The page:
To resolve the tabula rasa Placozoa and to assess the phylum’s genetic diversity, the genomes and transcriptomes of the major lineages are currently sequenced, a process which is greatly facilitated by the small (100Mb) genome size of placozoans. In the future we plan to establish a genotyping-by-sequencing approach  to study global population dynamics of placozoans.
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 Pearse VB, Voigt O. Field biology of placozoans (Trichoplax): distribution, diversity, biotic interactions. Integr Comp Biol 2007;47:677–92. doi:10.1093/icb/icm015.
 Eitel M, Osigus H-J, DeSalle R, Schierwater B. Global Diversity of the Placozoa. PLoS One 2013;8:e57131. doi:10.1371/journal.pone.0057131.
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 Dellaporta SL, Xu A, Sagasser S, Jakob W, Moreno M a, Buss LW, et al. Mitochondrial genome of Trichoplax adhaerens supports placozoa as the basal lower metazoan phylum. Proc Natl Acad Sci U S A 2006;103:8751–6. doi:10.1073/pnas.0602076103.
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 Guidi L, Eitel M, Cesarini E, Schierwater B, Balsamo M. Ultrastructural analyses support different morphological lineages in the phylum placozoa Grell, 1971. J Morphol 2011;272:371–8. doi:10.1002/jmor.10922.
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- Cnidarian EvoDevo research
Our second focus in diploblast research is on the evolution and development of cnidarians, because, like placozoans, they represent a key transition in animal complexity - from a sac-like bauplan with an oral-aboral axis and only two germ layers to the oral-aboral axis and three germ layers in triploblasts. Our model system is the hydrozoan Eleutheria dichotoma which was the first cnidarian representative in which Hox-like genes were identified [1,2]. Subsequent research on Eleutheria homeobox genes gave valuable insights about the evolution of the hox system and the developmental role of homeobox genes in cnidaria [3–5]. In the future we plan to sequence the estimated 500 Mb genome of Eleutheria dichotoma because it would ideally complement the cnidarian genomes already sequenced or planned to sequence: Eleutheria not only represents a typical cnidarian in having both polyp and medusa life cycle stages, but it also has some distinguishing features like internal fertilization, a brood pouch where planula develop, a crawling medusa and the possession of ocelli.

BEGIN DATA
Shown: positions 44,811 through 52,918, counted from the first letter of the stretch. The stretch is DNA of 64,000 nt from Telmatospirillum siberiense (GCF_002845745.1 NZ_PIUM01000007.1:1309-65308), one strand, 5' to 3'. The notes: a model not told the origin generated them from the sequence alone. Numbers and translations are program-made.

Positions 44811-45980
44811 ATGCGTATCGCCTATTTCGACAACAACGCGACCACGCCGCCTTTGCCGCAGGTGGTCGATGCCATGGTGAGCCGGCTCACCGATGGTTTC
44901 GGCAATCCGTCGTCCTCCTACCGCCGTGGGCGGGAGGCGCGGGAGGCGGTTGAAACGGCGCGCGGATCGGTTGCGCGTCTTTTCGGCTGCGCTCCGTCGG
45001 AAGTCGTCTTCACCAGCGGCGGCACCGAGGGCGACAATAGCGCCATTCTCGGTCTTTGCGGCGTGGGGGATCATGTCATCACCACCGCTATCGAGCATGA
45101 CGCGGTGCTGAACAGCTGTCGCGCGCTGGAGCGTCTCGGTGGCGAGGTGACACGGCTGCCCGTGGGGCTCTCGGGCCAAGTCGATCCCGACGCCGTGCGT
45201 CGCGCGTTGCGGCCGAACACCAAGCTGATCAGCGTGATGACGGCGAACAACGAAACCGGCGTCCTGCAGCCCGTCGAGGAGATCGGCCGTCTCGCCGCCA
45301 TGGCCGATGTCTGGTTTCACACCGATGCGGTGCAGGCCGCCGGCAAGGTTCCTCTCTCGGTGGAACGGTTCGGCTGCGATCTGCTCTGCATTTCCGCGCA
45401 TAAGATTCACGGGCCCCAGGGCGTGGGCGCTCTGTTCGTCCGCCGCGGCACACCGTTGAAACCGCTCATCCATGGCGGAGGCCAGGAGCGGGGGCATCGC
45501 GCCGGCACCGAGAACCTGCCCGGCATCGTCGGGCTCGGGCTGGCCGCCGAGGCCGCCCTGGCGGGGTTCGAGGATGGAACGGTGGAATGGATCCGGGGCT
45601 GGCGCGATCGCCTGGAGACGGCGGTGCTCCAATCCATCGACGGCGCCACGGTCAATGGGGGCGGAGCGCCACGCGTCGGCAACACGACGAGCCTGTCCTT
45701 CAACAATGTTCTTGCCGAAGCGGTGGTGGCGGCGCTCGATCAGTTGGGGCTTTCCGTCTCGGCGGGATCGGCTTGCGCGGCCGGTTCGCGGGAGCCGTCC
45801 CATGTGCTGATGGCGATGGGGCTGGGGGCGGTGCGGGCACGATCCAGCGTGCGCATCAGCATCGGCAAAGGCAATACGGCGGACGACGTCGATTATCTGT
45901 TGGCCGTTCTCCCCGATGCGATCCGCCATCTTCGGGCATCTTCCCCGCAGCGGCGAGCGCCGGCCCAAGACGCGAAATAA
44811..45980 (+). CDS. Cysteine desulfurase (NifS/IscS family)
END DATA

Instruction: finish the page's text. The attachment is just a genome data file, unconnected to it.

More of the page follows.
(A1) Eleutheria dichotoma polyp (A2) Polyp budding a medusa at its base (B) Medusa of Eleutheria with bifurcated tentacles: lower (walking) branch with adhesive disk, upper branch with cnidocyst knob (C) Expression pattern of the Hox-like gene Cnox-3 around the manubrium of the medusa (C from Kamm et al., 2006).
In collaboration with Professor David Miller from the James Cook University, Townsville, Australia, we are also interested in the developmental signaling pathway of fibroblast growth factors in Cnidaria. In animals the FGF and FGF-related signaling pathway is important for cell-cell communication during development and it is now clear that these important genes emerged early during metazoan evolution . Recent findings about FGF signalling in Nematostella vectensis  and Hydra vulgaris  gave first clues about the evolution and function of FGF genes in cnidarians. While Hydra represents a highly diverged hydrozoan representative, molecular and functional data from Eleutheria and other cnidarians will certainly improve our knowledge about the FGF signaling pathway in early metazoan evolution.